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[ Recorded presentation ] Recorded presentation

Strengthening Community IMCI in Eastern Cameroon

Laban E. Tsuma, MBchB, MPH and Pierre-Marie Metangmo, MD, MPH, MBA. Child Survival Unit, Plan, 3260 Wilson Blvd., Ste. 21, Arlington, VA 22201, 703-807-0190, laban.tsuma@plan-international.org

Background Plan International implemented a Child Survival project in partnership with the Ministry of Health, a local NGO and CBOs in Eastern Province in Cameroon from 2000 to 2004. The project aimed to reduce child mortality through increased access and improved health service quality. It supported implementation of the MOH's community outreach policy. This it did by strengthening linkages between health facilities and community groups. It improved local capacity by forming partnerships with local CBOs, women groups, and Health Area Committees. It strengthened skills in participatory needs assessment, project implementation, monitoring and evaluation. This community empowerment methodology was supported by project interventions at the district and national levels aimed at increasing service quality and at implementing existing government policies supportive of community empowerment.

Methods A population-based Knowledge, Coverage, and Practices survey was conducted at baseline and endline. An external evaluation assessed (1) if the program had met stated objectives; (2) effectiveness of the technical approaches; (3) lessons learned. Results were also analyzed using the 2003 Lancet child survival methodology, which estimates mortality reductions from project outcome data.

Results One hundred and twenty CBOs, women groups and health area committees were mobilized with the help of a local NGO, Association for the Self-Promotion of the Eastern Province Population (AAPPEC). The volunteers in the local CBOs trained during the project continue to work on decreasing child mortality. The project achieved the following objectives in malaria, diarrhea control, nutrition, and immunization: Children under two who slept under an ITN increased from 0.4% to 40.8%. Correct treatment of children with diarrhea seen at health facilities increased by 43.7% (23% to 66.7%) Exclusive breastfeeding of infants 0-5 months increased by 27.9% (29% to 56.9%) Mothers of children (0-23 months) with mild to moderate malnourished children who participated in community-based rehabilitation increased from 0% to 62%. Children 12-23 months who were fully immunized increased by 30.2% (24.7% to 54.9%?)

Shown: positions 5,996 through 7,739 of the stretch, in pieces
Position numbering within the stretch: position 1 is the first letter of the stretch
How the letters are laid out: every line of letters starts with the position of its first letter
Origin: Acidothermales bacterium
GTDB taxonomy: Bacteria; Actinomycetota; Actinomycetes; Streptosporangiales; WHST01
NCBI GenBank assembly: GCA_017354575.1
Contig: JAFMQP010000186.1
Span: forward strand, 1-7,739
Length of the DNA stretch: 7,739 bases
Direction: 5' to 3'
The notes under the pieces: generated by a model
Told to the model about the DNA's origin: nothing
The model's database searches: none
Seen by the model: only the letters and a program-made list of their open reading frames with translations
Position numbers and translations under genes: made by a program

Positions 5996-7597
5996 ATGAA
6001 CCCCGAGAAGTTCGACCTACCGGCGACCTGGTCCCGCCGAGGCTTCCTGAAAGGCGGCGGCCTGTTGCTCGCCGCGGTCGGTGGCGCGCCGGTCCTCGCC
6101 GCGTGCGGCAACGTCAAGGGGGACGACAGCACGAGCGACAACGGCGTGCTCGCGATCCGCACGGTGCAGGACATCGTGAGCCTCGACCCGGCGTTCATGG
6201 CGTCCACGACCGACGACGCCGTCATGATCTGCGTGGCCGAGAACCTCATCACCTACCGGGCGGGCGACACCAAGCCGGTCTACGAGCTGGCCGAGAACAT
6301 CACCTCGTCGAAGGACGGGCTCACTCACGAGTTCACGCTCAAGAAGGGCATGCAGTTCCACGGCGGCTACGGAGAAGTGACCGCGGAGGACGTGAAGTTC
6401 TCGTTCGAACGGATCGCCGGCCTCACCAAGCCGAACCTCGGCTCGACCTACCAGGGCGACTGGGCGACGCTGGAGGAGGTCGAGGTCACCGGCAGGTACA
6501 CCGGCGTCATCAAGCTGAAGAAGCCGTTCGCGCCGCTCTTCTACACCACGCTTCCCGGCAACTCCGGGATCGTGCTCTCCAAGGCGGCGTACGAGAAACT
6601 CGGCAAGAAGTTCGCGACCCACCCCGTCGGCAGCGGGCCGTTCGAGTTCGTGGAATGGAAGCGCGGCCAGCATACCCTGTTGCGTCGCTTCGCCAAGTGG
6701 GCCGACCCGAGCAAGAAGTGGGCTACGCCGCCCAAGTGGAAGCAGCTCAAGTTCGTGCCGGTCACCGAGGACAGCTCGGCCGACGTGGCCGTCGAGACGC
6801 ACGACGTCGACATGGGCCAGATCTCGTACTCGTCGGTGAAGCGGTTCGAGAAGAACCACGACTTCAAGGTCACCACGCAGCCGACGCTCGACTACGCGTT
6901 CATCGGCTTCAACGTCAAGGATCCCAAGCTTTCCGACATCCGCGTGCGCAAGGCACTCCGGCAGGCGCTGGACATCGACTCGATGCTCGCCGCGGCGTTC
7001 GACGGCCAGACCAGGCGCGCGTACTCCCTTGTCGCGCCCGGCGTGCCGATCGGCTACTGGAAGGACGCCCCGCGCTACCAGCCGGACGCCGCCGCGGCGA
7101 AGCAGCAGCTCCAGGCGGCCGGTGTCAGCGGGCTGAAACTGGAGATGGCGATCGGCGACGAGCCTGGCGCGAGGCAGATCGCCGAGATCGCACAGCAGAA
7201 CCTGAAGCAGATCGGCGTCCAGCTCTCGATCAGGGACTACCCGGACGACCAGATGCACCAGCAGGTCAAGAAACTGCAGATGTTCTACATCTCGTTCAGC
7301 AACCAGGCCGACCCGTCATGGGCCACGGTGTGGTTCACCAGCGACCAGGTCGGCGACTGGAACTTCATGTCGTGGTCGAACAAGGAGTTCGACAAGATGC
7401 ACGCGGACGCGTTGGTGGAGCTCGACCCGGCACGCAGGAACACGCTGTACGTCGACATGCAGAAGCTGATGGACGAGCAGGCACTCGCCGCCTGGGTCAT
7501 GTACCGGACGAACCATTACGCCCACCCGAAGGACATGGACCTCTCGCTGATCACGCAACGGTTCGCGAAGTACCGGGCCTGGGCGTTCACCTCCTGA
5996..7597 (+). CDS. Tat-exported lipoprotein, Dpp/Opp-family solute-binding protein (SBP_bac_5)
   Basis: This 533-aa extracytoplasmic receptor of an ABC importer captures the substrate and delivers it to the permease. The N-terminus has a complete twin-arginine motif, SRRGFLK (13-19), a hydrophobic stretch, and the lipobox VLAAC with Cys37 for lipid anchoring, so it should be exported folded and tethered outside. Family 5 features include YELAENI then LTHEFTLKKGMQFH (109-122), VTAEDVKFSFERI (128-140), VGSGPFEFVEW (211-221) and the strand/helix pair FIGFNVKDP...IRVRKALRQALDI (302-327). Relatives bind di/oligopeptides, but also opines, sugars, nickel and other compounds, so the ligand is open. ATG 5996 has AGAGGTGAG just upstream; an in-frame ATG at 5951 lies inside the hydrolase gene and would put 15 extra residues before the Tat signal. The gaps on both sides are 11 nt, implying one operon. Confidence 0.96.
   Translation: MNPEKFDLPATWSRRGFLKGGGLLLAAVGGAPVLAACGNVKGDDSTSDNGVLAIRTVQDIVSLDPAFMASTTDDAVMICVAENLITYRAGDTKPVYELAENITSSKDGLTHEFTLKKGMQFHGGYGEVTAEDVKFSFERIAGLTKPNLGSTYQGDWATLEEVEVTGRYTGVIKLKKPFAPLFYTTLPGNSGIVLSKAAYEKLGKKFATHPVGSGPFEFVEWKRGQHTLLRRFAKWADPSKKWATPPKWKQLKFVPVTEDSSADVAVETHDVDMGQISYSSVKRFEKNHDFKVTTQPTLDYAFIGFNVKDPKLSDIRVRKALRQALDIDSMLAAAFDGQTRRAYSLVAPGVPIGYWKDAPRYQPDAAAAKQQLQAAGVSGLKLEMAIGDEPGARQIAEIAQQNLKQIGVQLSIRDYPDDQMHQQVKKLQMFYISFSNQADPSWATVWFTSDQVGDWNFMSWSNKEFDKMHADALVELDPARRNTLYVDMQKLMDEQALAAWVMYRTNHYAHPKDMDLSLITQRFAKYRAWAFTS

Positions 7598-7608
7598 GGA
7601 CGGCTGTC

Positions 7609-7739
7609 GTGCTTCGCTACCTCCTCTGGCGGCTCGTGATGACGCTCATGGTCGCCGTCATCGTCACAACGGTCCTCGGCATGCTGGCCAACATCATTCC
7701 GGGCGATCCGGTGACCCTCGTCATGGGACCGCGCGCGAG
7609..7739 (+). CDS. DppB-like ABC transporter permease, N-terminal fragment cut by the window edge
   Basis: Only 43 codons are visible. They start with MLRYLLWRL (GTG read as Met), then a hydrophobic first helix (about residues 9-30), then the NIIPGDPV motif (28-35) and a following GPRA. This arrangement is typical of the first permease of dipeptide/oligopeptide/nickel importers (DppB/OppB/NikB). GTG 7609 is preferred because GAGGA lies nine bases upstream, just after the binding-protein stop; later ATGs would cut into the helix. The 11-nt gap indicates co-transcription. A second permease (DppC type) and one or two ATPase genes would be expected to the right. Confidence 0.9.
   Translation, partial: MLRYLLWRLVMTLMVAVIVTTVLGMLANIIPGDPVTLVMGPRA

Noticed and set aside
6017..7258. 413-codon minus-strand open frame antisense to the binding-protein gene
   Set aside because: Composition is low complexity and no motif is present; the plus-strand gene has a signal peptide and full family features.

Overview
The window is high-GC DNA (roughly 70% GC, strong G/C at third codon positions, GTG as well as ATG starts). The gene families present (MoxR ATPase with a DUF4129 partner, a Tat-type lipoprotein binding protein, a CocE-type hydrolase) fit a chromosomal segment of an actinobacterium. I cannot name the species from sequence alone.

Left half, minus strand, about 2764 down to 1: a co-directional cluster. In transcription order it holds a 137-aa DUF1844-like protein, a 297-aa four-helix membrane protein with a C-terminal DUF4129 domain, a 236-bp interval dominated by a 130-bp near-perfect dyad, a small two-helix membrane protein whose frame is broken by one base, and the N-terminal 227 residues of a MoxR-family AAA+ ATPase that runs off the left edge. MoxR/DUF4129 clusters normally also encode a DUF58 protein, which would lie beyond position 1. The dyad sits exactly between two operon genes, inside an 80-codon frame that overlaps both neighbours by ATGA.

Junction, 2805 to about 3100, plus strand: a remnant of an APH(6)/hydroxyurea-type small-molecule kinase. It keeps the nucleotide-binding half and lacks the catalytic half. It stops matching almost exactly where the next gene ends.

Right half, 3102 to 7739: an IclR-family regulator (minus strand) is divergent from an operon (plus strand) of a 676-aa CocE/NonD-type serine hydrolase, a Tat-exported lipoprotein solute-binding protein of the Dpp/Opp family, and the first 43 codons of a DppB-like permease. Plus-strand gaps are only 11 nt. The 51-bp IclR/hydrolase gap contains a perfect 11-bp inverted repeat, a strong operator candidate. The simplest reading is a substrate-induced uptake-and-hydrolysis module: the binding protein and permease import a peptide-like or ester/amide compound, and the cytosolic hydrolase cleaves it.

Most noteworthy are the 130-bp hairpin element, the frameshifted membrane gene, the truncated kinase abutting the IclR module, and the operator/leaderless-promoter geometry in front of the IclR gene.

Recommendations A community empowerment process based on C-IMCI that builds capacity and is aided by supportive MOH policies can have high impact. This process can be scaled up by MOHs.

Learning Objectives:

Keywords: Child Health, International Health

Presenting author's disclosure statement:

Any relevant financial relationships? No

[ Recorded presentation ] Recorded presentation

NGO Community Empowerment Approaches to Improve Child Health: Overview and Three Case Studies

The 134th Annual Meeting & Exposition (November 4-8, 2006) of APHA